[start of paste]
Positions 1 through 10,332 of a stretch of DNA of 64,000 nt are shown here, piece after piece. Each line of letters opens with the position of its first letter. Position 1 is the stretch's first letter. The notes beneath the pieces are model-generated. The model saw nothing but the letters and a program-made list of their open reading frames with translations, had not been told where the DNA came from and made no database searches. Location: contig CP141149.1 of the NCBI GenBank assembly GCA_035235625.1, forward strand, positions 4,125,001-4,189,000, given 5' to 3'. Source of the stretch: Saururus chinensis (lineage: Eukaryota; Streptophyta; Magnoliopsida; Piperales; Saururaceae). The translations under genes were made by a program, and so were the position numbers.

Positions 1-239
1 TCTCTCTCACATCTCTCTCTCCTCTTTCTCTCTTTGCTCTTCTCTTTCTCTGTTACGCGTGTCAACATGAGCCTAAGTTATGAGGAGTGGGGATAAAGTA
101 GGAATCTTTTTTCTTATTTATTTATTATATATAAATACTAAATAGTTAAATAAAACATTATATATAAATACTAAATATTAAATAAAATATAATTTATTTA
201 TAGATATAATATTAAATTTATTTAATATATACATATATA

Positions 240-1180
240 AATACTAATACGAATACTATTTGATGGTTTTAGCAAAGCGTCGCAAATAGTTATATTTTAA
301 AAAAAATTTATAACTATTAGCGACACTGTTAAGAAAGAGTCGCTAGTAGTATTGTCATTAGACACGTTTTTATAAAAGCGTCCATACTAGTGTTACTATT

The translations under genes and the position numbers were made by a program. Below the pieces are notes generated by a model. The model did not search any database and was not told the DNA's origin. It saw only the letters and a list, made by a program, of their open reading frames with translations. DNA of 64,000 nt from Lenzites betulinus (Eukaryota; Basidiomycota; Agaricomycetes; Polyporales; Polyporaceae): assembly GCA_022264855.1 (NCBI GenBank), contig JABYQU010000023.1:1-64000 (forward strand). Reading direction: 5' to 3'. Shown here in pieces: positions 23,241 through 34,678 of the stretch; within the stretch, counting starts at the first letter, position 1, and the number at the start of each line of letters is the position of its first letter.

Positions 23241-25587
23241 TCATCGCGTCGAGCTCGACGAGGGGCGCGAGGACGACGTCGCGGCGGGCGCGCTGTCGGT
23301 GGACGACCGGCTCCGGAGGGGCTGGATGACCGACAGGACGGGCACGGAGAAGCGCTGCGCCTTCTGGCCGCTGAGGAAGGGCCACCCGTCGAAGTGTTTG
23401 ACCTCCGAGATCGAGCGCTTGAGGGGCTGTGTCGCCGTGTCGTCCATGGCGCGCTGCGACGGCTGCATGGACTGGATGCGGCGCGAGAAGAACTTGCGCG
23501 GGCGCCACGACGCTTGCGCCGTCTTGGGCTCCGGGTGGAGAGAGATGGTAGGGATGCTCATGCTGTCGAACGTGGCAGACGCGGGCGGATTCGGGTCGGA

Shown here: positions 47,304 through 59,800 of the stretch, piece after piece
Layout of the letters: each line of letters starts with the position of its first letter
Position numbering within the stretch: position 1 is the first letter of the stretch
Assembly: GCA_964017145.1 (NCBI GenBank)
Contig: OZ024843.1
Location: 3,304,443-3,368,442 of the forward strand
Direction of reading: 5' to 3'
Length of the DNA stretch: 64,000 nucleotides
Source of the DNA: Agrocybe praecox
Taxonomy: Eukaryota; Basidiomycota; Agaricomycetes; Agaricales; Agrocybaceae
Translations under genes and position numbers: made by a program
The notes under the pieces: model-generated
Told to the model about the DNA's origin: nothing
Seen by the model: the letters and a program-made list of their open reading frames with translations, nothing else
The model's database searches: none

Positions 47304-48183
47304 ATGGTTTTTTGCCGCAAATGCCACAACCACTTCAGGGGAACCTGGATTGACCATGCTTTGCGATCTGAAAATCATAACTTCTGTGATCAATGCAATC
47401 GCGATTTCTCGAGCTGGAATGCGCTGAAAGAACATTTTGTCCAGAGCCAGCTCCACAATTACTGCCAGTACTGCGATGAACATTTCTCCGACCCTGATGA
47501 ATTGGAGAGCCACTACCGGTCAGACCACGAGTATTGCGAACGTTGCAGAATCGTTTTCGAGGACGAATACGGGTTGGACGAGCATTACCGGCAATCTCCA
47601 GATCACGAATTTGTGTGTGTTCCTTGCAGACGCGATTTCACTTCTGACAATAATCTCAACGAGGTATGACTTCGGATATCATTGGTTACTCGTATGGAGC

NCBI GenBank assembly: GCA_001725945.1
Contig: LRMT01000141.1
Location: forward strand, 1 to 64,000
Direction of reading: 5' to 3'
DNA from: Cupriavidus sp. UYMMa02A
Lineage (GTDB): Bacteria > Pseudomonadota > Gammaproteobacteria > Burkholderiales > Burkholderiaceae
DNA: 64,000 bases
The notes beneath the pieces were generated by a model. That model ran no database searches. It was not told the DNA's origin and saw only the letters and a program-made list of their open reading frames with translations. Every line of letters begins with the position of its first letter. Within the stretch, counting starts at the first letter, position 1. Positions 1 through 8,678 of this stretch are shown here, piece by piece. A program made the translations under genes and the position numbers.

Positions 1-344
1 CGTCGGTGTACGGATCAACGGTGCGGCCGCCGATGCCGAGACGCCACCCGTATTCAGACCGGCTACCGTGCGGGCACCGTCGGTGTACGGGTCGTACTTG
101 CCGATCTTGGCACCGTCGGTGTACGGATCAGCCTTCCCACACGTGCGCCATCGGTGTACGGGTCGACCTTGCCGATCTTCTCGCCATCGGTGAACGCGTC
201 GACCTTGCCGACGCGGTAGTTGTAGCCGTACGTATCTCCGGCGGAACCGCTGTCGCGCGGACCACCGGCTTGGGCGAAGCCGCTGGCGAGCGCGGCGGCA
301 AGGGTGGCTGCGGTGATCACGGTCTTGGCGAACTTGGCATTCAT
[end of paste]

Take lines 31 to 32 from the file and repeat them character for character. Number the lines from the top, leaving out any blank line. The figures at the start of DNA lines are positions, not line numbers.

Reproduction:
47304 ATGGTTTTTTGCCGCAAATGCCACAACCACTTCAGGGGAACCTGGATTGACCATGCTTTGCGATCTGAAAATCATAACTTCTGTGATCAATGCAATC
47401 GCGATTTCTCGAGCTGGAATGCGCTGAAAGAACATTTTGTCCAGAGCCAGCTCCACAATTACTGCCAGTACTGCGATGAACATTTCTCCGACCCTGATGA